Reviewed by F. Perry Wilson, MD, MSCE; Instructor of
Medicine, Perelman School of Medicine at the University of Pennsylvania and Dorothy Caputo, MA, BSN, RN, Nurse Planner
BOSTON -- Adding cognitive behavioral therapy (CBT) to amitriptyline improved migraine control in children with near-daily headaches, a researcher reported here.
In a randomized, controlled trial involving 135 children with chronic
migraine, the combination of CBT and amitriptyline reduced the number of monthly headache days by 11.6 after 20 weeks, compared with 6.7 (P<0.01) in children receiving the drug plus an educational and supportive program, according to Scott Powers, PhD, of Cincinnati Children's Hospital in Cincinnati.
About 66% of children in the cognitive therapy group had a reduction of at least 50% in the number of monthly headache days, versus 36% of the control group, Powers told attendees at the International Headache Congress.
The between-group differences persisted to the end of follow-up in the 1-year study, and remained statistically significant, he said.
Amitriptyline, the old-line antidepressant drug, is one of the standard treatments for childhood chronic migraine. In other chronic pain states in children, studies have shown that CBT is helpful in reducing severity, Powers explained, but it had not been rigorously tested in migraine.
In this trial, Powers and colleagues recruited children with confirmed chronic migraine (at least 15 moderate-severe headache days per month) according to standard criteria and supported by headache diaries.
CBT in the study was delivered in weekly sessions for 8 weeks, followed by monthly sessions for 3 months. Powers said it was a relatively standard type of program for children, with biofeedback and also parental involvement.
It was provided by the same therapists that administered the CBT and involved the same amount of time with study participants.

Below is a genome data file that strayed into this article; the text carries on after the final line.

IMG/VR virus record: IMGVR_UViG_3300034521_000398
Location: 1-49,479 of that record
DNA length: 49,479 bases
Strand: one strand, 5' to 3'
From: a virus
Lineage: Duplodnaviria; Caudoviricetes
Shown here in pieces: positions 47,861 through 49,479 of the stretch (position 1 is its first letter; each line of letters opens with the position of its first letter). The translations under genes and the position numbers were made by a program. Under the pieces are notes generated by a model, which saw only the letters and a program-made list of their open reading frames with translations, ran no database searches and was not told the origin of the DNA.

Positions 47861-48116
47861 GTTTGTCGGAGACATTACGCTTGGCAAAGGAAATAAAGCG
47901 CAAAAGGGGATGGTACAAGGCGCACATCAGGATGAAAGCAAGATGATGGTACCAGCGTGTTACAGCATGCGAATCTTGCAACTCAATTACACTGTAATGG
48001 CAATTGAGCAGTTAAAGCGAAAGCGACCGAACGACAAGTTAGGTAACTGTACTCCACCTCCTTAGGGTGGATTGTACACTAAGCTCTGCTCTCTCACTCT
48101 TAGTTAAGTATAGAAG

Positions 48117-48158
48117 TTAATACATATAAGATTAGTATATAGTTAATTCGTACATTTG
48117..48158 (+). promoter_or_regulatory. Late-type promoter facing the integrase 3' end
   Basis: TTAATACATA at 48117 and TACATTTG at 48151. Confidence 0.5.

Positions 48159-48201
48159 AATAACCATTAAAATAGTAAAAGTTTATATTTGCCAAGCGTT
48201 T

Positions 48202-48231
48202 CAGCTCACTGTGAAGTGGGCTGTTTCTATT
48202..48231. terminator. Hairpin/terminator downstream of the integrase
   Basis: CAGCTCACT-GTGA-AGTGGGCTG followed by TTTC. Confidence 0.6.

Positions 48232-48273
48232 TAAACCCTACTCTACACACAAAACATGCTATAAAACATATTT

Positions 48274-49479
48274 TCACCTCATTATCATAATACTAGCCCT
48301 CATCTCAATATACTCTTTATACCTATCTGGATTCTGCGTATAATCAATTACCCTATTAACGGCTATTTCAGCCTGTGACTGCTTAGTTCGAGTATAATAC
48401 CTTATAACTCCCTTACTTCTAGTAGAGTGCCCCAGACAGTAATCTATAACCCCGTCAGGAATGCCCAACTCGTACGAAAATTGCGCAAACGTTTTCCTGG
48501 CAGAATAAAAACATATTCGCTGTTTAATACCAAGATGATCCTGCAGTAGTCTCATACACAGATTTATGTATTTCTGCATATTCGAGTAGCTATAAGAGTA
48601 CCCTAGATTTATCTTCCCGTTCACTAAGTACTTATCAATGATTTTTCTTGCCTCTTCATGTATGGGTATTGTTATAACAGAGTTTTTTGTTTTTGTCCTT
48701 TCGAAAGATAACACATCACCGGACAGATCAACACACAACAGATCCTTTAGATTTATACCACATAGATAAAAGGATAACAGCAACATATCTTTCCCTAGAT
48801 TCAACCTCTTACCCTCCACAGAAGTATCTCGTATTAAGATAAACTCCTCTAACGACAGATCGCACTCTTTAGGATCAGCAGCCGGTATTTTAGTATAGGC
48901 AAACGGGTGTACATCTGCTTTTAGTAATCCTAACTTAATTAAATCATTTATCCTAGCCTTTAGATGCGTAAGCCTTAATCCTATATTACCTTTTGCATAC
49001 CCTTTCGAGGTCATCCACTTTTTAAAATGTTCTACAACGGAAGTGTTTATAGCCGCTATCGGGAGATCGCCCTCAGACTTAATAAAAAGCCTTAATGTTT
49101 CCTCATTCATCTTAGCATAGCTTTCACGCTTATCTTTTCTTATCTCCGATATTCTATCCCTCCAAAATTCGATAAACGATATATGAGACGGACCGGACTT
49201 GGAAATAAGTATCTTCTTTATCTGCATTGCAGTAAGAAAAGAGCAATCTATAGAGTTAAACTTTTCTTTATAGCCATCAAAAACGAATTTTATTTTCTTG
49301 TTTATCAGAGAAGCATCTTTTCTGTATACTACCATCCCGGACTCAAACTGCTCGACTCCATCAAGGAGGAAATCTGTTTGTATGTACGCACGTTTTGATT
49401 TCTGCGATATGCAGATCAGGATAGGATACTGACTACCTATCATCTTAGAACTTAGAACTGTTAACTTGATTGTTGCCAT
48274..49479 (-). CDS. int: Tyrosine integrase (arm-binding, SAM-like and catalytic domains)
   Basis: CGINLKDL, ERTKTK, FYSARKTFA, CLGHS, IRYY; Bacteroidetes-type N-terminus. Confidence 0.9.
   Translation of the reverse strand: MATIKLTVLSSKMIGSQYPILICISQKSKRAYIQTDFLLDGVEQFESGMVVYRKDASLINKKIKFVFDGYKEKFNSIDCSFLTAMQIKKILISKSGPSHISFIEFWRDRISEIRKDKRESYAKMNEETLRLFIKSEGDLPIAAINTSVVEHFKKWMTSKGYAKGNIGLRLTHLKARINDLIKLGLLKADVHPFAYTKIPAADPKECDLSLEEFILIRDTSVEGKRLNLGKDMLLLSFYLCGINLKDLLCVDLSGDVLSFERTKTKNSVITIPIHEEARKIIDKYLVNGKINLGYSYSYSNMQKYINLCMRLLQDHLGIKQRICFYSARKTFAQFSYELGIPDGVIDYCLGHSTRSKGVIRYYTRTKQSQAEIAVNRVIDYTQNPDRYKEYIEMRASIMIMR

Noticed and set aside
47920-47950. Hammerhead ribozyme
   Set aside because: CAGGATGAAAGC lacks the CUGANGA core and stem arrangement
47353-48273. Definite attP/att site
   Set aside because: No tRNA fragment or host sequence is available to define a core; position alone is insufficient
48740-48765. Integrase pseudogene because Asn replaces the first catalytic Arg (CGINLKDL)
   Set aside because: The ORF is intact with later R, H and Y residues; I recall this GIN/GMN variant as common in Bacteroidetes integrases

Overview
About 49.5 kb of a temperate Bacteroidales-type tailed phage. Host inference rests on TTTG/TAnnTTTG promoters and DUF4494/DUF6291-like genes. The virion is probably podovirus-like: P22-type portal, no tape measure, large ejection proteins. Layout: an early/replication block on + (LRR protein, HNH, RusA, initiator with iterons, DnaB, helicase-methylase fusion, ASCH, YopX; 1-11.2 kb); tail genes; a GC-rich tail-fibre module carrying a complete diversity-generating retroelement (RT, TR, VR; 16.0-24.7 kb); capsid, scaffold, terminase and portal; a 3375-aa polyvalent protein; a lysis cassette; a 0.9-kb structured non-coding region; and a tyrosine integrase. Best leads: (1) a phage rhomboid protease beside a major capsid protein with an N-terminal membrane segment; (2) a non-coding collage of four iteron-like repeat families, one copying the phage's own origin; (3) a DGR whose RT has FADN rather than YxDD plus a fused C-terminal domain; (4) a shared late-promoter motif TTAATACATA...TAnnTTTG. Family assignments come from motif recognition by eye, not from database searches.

Amitriptyline was given to both groups, phased in and titrated over the first 8 weeks with a dosage goal of 1 mg/kg/day. The mean final dose actually given in the study was, in fact, 1 mg/kg/day, Powers reported.
Patients had a mean age of 14 and were primarily girls, reflective of the general pediatric migraine population. Their mean migraine frequency was 21 days per month and they had a mean score on the PedMIDAS index (the childhood version of the standard migraine disability scale) of 68, indicating severe disability.
Evaluations were conducted at 20 weeks after starting treatment and again at 1 year.
In addition to the reductions in headache frequency seen with the CBT, headache-related disability also improved, Powers said.
Reductions in PedMIDAS scores of 52.7 points were seen with CBT at the end of 20 weeks, compared with 38.6 points in the control group (P<0.05). Disability was rated as mild or moderate in 75% of the CBT group, versus 56% of controls.
Powers said the additive benefit of CBT was especially apparent because the improvements from baseline in the control group were similar to what has been documented in adults with approved medical therapies including botulinum toxin A
(Botox) and topiramate (Topamax).
He said his group had wanted to test CBT alone in a third study arm. However, grant reviewers for the NIH, which funded the trial, preferred the simpler two-arm design.
He also said it would be important to evaluate longer-term outcomes of CBT to see if it helps prevent severe childhood migraine from persisting into adulthood.
The study was funded by the National Institute of Neurological Disorders and Stroke.
Powers declared he had no relevant financial conflicts of interests.
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